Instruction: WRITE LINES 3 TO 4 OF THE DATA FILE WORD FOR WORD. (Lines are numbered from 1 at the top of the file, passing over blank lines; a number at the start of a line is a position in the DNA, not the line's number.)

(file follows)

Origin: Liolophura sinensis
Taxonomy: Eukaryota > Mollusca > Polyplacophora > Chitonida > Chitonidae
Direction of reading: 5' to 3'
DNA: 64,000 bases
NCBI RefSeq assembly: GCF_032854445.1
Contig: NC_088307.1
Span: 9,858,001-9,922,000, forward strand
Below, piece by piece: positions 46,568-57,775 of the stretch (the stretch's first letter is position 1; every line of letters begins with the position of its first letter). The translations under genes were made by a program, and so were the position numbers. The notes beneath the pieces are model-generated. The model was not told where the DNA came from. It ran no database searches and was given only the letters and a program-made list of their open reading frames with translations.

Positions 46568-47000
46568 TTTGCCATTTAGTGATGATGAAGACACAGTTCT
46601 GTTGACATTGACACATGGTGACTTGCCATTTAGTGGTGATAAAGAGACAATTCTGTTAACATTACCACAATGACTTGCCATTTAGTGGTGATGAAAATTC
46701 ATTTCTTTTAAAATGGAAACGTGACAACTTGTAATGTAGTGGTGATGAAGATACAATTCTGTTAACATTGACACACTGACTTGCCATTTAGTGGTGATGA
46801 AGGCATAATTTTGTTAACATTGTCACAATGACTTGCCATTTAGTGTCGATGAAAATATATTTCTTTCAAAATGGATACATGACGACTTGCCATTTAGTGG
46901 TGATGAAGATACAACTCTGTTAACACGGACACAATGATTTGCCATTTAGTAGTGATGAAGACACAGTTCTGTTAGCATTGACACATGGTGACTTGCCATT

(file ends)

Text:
Direction of reading: 5' to 3'
DNA: 64,000 bases